• the BBC's School Radio site where you can hear students' interview authors about the inspiration for their books and tips for writing 
    • Wonderopolis, which explains a wonder of the day using text and a video, then tests your knowledge.
  • Engage boys in more ‘physical’ activities around literature, such as drama activities. For example, a ‘symbolic story representation’ where students create cut outs of characters and backdrops and ‘walk’ their peers through the story, adding their responses as they tell the plot, enacting scenes from plays or other texts, role playing, writing and performing vignettes from missing parts of the story or for related conflicts.
  • Allow boys to write about what interests them:
    • Connect writing to digital storytelling, using music or visuals
    • Hold writing workshops with visiting authors.
    • Display writing in the school library.
    • Encourage students to take their writing outside the school. For example, students who wrote poems about Anzac day and read them at a memorial service.

Read more about book clubs.

Allow free reading choice

Boys may not be reluctant to read, but reluctant to read what we want them to. Let students choose what they read and what to buy. Literacy programmes should encourage and support self-selected reading in addition to teacher assigned reading.

Encourage book ownership: give gift vouchers as prizes. One school gave students ‘virtual’ money to ‘spend’ at a bookshop then ordered titles from their selections for the library.

Find the right book to ignite a successful reading experience

Help students find the right book – the “home run book”. The impact of finding the right book at the right time can be the catalyst for a successful reading experience, one that triggers further reading.Harry Potter was a “home run book” for many.

The potential for finding a home-run book is increased when:

  • teachers and librarians have a good knowledge of literature and can recommend titles
  • you offer a wide selection to appeal to all tastes, interests and abilities
  • you understand that popular material rather than critically acclaimed titles might hit the mark. If it is a series the reader finds, all the better for reading mileage.

Read more about helping students choose books for reading pleasure.

Use ICT to encourage reading

  • Use online/ICT resources to hook boys in. Encourage students to sign up for book sites such as Good Reads to compare and critique books and write reviews or make movie trailers for favourite books.
  • Set up web-based reading fan clubs on the school website, with students choosing and creating their own clubs. Allow boys to make reading/language presentations using ICT.
  • Set up a library blog for reviews and links to online information about authors, titles, series, discussion, or book trailers.

Read aloud regularly

  • Read aloud as much as possible from novels as well as picture books. Hook them into a good story. Read from a wide variety of genres and vary it week by week.
  • Don’t make boys read aloud.
  • James Moloney identifies two types of books: books for reading BY reluctant boys, including the Paul Jennings, Roald Dahl type of fiction, and those to read TO reluctant boys which may be more demanding but are rewarding when shared aloud.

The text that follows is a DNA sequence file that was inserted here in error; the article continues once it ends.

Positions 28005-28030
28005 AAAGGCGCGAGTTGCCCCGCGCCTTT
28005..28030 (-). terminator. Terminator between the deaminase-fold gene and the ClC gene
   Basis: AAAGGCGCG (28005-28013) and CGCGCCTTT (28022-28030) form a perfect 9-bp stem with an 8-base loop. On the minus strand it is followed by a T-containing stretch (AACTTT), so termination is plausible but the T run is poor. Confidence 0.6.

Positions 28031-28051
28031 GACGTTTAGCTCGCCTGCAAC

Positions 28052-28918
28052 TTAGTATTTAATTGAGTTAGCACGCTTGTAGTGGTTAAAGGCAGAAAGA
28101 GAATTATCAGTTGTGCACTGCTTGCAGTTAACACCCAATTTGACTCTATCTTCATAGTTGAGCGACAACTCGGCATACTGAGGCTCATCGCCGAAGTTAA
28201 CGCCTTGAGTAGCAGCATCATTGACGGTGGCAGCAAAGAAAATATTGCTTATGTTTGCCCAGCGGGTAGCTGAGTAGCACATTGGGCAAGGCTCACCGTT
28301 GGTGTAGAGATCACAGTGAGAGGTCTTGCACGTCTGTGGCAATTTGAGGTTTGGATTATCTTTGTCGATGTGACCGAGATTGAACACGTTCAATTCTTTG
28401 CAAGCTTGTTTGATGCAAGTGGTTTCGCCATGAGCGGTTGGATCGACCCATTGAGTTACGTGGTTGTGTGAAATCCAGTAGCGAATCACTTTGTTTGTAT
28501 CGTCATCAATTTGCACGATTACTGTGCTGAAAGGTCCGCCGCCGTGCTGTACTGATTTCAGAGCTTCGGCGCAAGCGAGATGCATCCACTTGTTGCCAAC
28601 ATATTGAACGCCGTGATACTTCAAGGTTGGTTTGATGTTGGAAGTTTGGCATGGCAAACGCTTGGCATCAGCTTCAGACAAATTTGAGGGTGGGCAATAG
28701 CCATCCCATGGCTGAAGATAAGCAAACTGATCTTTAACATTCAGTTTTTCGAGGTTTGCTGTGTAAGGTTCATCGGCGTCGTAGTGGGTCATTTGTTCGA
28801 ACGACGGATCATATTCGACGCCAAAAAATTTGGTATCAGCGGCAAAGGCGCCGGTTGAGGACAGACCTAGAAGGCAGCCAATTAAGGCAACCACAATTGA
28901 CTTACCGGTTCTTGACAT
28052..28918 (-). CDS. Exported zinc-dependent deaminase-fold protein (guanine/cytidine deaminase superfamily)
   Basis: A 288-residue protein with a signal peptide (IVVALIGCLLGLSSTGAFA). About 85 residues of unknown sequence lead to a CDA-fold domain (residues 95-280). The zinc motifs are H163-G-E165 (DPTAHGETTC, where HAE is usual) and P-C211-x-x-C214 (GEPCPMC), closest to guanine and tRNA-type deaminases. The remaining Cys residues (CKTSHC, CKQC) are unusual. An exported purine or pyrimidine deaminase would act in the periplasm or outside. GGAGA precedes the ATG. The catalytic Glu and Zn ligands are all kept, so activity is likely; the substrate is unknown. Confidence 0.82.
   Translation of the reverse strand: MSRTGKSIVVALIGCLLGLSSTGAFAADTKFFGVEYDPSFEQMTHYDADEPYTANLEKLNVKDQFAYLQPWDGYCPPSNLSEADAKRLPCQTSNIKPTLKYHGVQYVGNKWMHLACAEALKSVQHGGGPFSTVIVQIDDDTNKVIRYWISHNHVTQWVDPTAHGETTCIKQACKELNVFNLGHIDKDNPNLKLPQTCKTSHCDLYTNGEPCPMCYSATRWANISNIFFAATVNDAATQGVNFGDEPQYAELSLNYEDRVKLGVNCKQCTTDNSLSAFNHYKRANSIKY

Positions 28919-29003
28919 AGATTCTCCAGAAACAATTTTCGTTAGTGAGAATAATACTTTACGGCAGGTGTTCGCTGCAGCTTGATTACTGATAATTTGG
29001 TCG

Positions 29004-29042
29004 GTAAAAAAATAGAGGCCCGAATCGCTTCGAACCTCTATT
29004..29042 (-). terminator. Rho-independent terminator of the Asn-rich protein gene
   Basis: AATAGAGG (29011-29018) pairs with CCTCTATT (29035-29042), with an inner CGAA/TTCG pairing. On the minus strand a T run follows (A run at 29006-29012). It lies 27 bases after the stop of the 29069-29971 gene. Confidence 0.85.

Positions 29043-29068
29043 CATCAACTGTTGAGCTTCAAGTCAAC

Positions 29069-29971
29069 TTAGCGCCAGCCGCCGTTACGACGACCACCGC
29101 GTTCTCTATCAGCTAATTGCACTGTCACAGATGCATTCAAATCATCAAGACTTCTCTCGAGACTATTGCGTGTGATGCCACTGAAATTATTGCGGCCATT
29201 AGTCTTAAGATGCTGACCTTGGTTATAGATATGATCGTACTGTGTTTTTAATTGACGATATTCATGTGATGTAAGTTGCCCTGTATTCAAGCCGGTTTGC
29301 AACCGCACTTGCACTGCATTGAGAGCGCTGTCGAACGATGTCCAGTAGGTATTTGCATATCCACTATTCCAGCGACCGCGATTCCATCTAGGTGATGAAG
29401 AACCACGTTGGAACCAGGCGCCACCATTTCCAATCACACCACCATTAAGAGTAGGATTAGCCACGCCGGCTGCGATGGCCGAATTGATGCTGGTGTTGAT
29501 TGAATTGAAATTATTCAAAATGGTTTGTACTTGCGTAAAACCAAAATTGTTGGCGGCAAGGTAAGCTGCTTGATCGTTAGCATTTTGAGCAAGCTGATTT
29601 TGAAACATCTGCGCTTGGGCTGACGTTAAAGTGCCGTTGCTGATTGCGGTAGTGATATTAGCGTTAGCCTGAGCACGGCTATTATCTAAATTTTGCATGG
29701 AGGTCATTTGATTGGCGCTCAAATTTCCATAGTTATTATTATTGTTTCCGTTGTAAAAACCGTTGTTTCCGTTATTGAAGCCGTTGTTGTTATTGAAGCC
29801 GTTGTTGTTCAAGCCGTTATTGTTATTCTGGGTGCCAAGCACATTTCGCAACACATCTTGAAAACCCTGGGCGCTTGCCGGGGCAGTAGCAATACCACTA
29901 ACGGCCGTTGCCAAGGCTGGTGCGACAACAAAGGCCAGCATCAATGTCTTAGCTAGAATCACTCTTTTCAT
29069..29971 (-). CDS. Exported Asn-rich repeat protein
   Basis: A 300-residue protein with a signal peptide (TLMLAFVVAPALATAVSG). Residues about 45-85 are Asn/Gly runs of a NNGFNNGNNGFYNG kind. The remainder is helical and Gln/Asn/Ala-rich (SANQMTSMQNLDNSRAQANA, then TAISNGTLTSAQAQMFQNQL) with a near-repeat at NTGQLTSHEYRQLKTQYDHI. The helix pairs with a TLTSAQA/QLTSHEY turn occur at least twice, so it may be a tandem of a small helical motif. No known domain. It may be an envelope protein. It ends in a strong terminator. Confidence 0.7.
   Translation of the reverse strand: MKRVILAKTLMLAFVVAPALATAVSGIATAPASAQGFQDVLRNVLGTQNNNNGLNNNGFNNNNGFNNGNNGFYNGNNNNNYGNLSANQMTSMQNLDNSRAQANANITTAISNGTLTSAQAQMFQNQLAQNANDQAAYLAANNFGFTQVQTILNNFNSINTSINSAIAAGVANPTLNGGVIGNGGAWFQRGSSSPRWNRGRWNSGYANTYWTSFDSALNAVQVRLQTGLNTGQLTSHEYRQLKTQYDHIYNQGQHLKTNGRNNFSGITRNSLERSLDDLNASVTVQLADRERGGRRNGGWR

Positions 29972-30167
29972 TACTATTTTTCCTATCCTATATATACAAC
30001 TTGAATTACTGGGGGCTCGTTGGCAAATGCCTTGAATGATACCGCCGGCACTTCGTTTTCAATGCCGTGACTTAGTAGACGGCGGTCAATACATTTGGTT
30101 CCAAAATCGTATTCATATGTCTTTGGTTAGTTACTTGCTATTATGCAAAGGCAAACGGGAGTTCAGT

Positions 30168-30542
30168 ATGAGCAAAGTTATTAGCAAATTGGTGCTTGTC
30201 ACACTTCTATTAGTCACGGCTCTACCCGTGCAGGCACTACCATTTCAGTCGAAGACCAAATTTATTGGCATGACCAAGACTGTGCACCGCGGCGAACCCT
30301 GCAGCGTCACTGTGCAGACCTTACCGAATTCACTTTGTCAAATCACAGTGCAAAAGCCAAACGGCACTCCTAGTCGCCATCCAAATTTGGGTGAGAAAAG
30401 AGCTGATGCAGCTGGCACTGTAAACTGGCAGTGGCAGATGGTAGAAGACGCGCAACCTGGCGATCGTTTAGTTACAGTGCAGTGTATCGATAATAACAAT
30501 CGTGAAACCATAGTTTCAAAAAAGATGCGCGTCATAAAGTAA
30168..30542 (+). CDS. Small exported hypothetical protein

For further information and ideas on reading aloud, see Reading Aloud section, and also Read Alouds.

Further reading

Atwell, N. (2007). The reading zone: how to help kids become skilled, passionate, habitual, critical readers

William G. Brozo. (2010). To Be a Boy, To Be a Reader: Engaging Teen and Preteen Boys in Active Literacy. (Second Edition). International Reading Association.

Sullivan, Michael. Connecting Boys with Books and Connecting Boys with Books 2

McFann, J. (2004). Boys and Books. Reading Rockets article, reprinted from Reading Today, 22(1), 20-21.
“Young male readers lag behind their female counterparts in literacy skills. This article looks at the social, psychological, and developmental reasons why, and suggests solutions — including the need for more men to become role models for reading.”

Moloney, J. (2000). Boys and books. ABC Books. James Moloney is an author and a former teacher librarian. A chapter is available online: Ideas for getting boys into reading

UK Literacy Trust - Boys’ Reading Commission report.

Schwartz, Wendy. Helping Underachieving Boys Read Well and Often, ERIC Digest.

Smith, M.W. & Wilhelm, J.D.(2002). Reading Don’t Fix No Chevys: Literacy in the Lives of Young Men. Heinemann. Chapter 1 (PDF) and Chapter 2 (PDF) available online. Smith and Wilhelm discuss why boys embrace or reject certain ways of being literate, how boys read and engage with different kinds of texts, and what qualities of texts appeal to boys.

Me read? And how! (PDF) Ontario teachers report on how to improve boys' literacy skills, Ontario Ministry of Education, Canada

Boys and Reading: Strategies for Success

By Linda Jacobson. Why boys don't read, Great Schools

Websites and booklists

Boys blokes books and bytes: blog with reviews, competitions and more - a project of the Centre for Youth Literature, State Library of Victoria in partnership with the Department of Education and Early Childhood Development aimed at bringing boys, schools, public libraries and families together to read for pleasure.

Boys Read a site run by an organisation of parents, educators, librarians, mentors, authors, and booksellers that aims to transform boys into lifelong readers.

Getting boys to read Librarian, author and teacher Mike McQueen's blog includes interviews with experts and articles on ways you can connect boys through reading.

Good Reads: Popular site with reviews and book recommendations.

Guys Read: author Jon Scieszka’s website.

Ontario Education has developed a range of resources for teachers to help encourage boys to read including Me Read, No Way!

Tales Told Tall: Michael Sullivan’s website includes booklists, articles, and his blog Boy meets book.

Readkiddoread.com: Author James Patterson’s site with book reviews- many by kids.

Image: it's in a book, by Amanda Tipton on Flickr